Sunday, April 26, 2009

Everything is spiritual.

Words cannot describe the kind of week I have had. It has been a week of extremes.

Joy and sadness. Exhileration and despair. Good news and horrible news. Confrontation and avoidance. Progress and regression.

All of this occurred while adjusting to 3 children and striking that fine balance between work and home. Some weeks are just crazy! Looking back on what I've been through this week reminds me even more that I am engaged in spiritual warfare. My tendency is to get caught up in the urgency of the immediate...solving the problems, fixing stuff, when in reality the surface problems are just fronts for the real spiritual battles behind the scenes.

Paul reminded us of our real war in Ephesians 6:10-13 when he wrote: "Finally, be strong in the Lord and in his mighty power. Put on the full armor of God so that you can take your stand against the devil's schemes. For our struggle is not against flesh and blood, but against the rulers, against the authorities, against the powers of this dark world and against the spiritual forces of evil in the heavenly realms. Therefore put on the full armor of God, so that when the day of evil comes, you may be able to stand your ground, and after you have done everything, to stand."

Everything is spiritual. The physical world in which we live is just a facade of the superstructure of spiritual activity around us. It is very easy to look at everything through physical eyes...when someone hurts you....or when things don't go as you planned....or (as what really happened to me at 11:30 last night) your laptop dies just as you are finishing your Sunday message manuscript and you have to start over again. When this happens, I take a deep breath, say a prayer, and remind myself that my battle is not with people, calendars, personal agendas, or computers. My battle is against Satan himself. Satan hates me and my work. He hates my church. He hates the fact that I have a great life and that I love my family. He so desperately wants to subvert the work of God in my life that he will do whatever he can to distract me and throw me off course.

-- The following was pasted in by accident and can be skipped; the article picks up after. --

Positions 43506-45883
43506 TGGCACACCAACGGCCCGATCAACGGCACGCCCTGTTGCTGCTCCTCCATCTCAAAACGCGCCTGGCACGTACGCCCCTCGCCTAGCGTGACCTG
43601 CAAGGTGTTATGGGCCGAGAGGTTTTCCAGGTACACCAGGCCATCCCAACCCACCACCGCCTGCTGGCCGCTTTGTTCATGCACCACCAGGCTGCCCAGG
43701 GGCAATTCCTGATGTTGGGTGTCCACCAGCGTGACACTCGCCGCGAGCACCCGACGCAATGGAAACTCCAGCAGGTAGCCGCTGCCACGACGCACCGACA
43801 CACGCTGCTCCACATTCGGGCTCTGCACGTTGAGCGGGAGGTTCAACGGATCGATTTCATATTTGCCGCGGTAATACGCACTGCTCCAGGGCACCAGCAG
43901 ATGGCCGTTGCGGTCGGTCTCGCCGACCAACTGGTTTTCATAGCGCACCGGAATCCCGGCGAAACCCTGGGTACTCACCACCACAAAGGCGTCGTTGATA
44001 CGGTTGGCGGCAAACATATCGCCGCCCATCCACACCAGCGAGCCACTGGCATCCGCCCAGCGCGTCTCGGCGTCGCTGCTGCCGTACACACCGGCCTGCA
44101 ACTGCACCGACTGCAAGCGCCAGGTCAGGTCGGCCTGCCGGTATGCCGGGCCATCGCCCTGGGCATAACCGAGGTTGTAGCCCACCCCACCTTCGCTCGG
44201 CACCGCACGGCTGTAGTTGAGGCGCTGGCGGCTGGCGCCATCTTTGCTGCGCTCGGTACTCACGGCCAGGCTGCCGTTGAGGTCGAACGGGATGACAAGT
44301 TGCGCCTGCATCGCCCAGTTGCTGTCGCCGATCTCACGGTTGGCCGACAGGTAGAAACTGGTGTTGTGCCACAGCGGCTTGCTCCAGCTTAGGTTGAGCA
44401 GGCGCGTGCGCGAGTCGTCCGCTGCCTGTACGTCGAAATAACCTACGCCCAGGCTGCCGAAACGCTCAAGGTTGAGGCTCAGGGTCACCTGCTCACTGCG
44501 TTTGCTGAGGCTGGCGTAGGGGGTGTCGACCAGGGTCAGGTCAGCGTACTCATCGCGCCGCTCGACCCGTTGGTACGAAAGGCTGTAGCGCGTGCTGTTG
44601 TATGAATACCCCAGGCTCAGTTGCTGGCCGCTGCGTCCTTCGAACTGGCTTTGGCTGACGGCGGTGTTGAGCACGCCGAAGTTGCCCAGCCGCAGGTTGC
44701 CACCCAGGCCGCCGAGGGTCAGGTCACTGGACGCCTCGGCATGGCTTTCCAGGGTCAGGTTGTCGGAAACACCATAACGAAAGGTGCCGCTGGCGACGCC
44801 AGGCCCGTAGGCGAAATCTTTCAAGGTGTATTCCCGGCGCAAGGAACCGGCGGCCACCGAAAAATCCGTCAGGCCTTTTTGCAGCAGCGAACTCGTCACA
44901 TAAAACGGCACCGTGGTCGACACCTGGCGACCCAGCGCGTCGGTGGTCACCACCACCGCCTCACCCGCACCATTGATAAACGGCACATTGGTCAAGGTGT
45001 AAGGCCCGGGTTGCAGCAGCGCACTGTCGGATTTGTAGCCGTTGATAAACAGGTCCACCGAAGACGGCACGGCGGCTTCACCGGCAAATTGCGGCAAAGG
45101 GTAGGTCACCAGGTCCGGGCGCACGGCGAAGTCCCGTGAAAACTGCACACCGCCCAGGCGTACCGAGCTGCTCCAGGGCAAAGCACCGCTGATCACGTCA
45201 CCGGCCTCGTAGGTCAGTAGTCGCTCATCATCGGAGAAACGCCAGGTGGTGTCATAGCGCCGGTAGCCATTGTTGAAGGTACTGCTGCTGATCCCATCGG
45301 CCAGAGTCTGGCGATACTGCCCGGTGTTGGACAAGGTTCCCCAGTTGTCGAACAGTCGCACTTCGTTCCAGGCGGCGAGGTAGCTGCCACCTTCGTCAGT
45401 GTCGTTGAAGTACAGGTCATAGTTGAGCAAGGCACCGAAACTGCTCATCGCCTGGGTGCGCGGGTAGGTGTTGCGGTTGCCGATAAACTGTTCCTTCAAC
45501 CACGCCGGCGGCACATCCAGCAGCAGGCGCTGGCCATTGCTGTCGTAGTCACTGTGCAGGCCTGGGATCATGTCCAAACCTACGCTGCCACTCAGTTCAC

Satan has this crazy way of orchestrating things to happen around us that affect us without us ever giving him credit. He wants you to get mad at people, and agendas, and computers. He wants you to get so wrapped up in the surface world that the spiritual realm never enters your mind. So remember, the next time something's not just physical. Consider the devil and his schemes...and stand your ground. Remember that greater is the force within you than that which is in the world! (I John 4:4)